“IF EVERYTHING ELSE IN OUR LANGUAGE SHOULD PERISH, IT WOULD ALONE SUFFICE…”: 1727 OXFORD KING JAMES BIBLE, WITH CONTEMPORARY BOOK OF COMMON PRAYER, ILLUSTRATED WITH 260 ENGRAVINGS BY JOHN STURT AND SIX FOLDING MAPS, IN STUNNING FULL CONTEMPORARY “COTTAGE ROOF” BINDING
BIBLE. The Holy Bible, Containing the Old and New Testaments… Oxford: John Baskett, 1727. Two volumes. Quarto, contemporary full red-brown elaborately gilt-tooled morocco rebacked with original spines laid down, raised bands, black morocco spine labels, marbled endpapers, all edges gilt.
Impressive 1727 Oxford quarto edition of the magisterial King James Bible, illustrated with six folding maps of “sacred geography” and 260 fine engravings by John Sturt “from designs of the greatest masters,” beautifully bound together with a 1726 Book of Common Prayer, concordances and metrical psalter in a stunning elaborate morocco binding gilt-tooled in a “cottage roof” design.
“If everything else in our language should perish, [the King James Bible] would alone suffice to show the whole extent of its beauty and power” (Macaulay). First published in 1611, the King James Bible is “the only literary masterpiece ever to be produced by a committee and was the work of nearly 50 translators… [who] lived at a period when the genius of the language was in full flower” (PMM 114). Bound with a 1726 Oxford edition of the Book of Common Prayer—“as a source of spiritual inspiration, it is for most Englishmen second only to the Bible” (PMM 75)—at the front of the second volume, preceded by an engraved frontispiece portrait of King George II. Sturt’s engravings, printed and sold by Richard Ware, were designed to be fitted and bound with various “house” or family Bibles such as this one. In this copy, his fine engravings depicting dramatic scenes and important people from Scripture appear two to a plate with a lovely engraved ornament depicting angels beneath; the 130 plates are appropriately bound throughout the biblical text. The six engraved folding maps of Sacred Geography (also published by Ware, 1725), each measuring approximately 15 by 18 inches when unfolded, are also bound in at relevant points. Handsomely bound in elaborately gilt-tooled full contemporary morocco using a “cottage roof” design of fleurons and foliate corner pieces within a wide, ornamental border. Separate New Testament title page dated 1726. Apocrypha bound following Revelation. Bound with a 1726 edition of Downame’s concordance and a 1723 edition of Sternhold and Hopkins’ popular metrical psalter. With additional engraved allegorical general title page; title page for Sturt’s engravings; and title page printed in red and black for Sacred Geography. Apart from the 1727 general title page, the Bible conforms to Herbert 979, a 1726 Baskett quarto, with 1726 New Testament title page, Apocrypha present and Revelation ending on leaf 4I2b (although Herbert’s copy lacked all, including title page, preceding F3). Griffiths 1726:3 (prayer book). Contemporary gift inscriptions (“Ann Bridges, a present from her Father the first visit she paid him after her Marriage”). Previous owner’s signatures, address labels to front pastedowns.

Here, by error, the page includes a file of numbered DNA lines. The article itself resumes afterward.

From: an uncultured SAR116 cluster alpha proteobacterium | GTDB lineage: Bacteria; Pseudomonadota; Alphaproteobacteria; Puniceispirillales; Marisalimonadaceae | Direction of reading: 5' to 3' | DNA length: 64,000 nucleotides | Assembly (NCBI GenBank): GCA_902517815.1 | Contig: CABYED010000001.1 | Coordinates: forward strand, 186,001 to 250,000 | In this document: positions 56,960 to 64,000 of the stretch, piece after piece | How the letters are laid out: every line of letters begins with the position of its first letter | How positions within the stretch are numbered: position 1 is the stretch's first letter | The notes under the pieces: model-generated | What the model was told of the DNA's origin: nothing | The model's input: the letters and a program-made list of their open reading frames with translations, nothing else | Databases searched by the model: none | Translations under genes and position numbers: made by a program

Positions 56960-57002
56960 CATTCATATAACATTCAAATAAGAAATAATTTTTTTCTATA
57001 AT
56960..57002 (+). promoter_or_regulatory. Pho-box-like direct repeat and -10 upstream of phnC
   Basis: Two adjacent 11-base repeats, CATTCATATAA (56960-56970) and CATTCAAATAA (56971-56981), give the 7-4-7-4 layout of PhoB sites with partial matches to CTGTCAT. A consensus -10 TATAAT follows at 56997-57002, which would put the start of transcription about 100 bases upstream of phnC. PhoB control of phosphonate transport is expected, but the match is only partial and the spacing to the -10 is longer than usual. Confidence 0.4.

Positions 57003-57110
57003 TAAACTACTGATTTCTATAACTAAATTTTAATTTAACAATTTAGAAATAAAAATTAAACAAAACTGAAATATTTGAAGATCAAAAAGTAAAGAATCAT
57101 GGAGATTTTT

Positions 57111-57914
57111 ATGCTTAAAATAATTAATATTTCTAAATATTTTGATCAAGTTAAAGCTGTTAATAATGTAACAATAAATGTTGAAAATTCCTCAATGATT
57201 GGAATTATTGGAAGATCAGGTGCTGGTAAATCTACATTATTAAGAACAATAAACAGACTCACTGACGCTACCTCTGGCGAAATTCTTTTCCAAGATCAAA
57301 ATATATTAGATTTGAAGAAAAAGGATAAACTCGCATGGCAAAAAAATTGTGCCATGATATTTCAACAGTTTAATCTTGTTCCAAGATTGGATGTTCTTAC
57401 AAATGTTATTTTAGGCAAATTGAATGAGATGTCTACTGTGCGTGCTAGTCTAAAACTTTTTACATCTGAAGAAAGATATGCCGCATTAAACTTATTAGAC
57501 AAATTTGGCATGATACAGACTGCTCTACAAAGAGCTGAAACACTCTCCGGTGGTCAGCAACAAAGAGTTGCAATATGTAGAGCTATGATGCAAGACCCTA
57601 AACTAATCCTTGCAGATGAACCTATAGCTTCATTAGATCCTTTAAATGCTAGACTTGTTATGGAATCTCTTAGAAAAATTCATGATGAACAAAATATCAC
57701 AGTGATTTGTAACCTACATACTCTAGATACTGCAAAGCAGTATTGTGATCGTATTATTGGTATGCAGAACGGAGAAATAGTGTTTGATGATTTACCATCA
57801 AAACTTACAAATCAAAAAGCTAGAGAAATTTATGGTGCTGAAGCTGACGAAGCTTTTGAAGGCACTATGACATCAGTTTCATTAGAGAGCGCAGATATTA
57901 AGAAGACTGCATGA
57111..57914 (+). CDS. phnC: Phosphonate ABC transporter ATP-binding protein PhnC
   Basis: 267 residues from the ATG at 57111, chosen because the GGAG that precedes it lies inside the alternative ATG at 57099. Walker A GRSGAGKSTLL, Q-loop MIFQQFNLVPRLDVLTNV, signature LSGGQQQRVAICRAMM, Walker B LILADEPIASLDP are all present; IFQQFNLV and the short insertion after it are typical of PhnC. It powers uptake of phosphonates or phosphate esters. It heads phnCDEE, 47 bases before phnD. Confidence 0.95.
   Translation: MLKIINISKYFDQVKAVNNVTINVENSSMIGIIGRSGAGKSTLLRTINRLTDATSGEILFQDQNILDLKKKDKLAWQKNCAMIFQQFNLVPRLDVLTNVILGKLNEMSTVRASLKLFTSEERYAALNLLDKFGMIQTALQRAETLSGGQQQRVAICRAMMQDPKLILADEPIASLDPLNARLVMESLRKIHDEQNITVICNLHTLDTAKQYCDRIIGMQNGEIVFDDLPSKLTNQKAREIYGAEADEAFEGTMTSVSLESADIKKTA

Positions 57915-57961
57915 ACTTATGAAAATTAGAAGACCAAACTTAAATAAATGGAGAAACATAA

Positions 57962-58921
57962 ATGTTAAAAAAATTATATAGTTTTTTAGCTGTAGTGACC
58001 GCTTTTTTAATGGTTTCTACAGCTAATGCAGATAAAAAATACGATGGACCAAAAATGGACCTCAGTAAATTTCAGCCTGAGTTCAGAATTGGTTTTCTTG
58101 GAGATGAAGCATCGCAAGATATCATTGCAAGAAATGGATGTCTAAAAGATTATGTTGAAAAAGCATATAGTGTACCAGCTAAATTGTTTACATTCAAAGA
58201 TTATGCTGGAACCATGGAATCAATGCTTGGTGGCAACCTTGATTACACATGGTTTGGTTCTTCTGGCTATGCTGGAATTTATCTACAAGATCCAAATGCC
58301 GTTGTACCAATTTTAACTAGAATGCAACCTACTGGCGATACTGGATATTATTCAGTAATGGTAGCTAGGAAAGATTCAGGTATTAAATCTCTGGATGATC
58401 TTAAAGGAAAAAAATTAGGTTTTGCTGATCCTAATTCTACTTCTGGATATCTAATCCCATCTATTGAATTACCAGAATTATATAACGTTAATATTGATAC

Scattered light foxing, occasional light embrowning. Closed tear along hinge of folding map “Situation of Paradice” (Genesis 3). Closed tear to plate following 4A1, Volume II, not affecting images. Minor paper restoration in Volume II to plates following 3S3, 3U2, 3X7, not affecting images. Binding bright and fine. A most beautiful Bible in magnificent binding and excellent condition.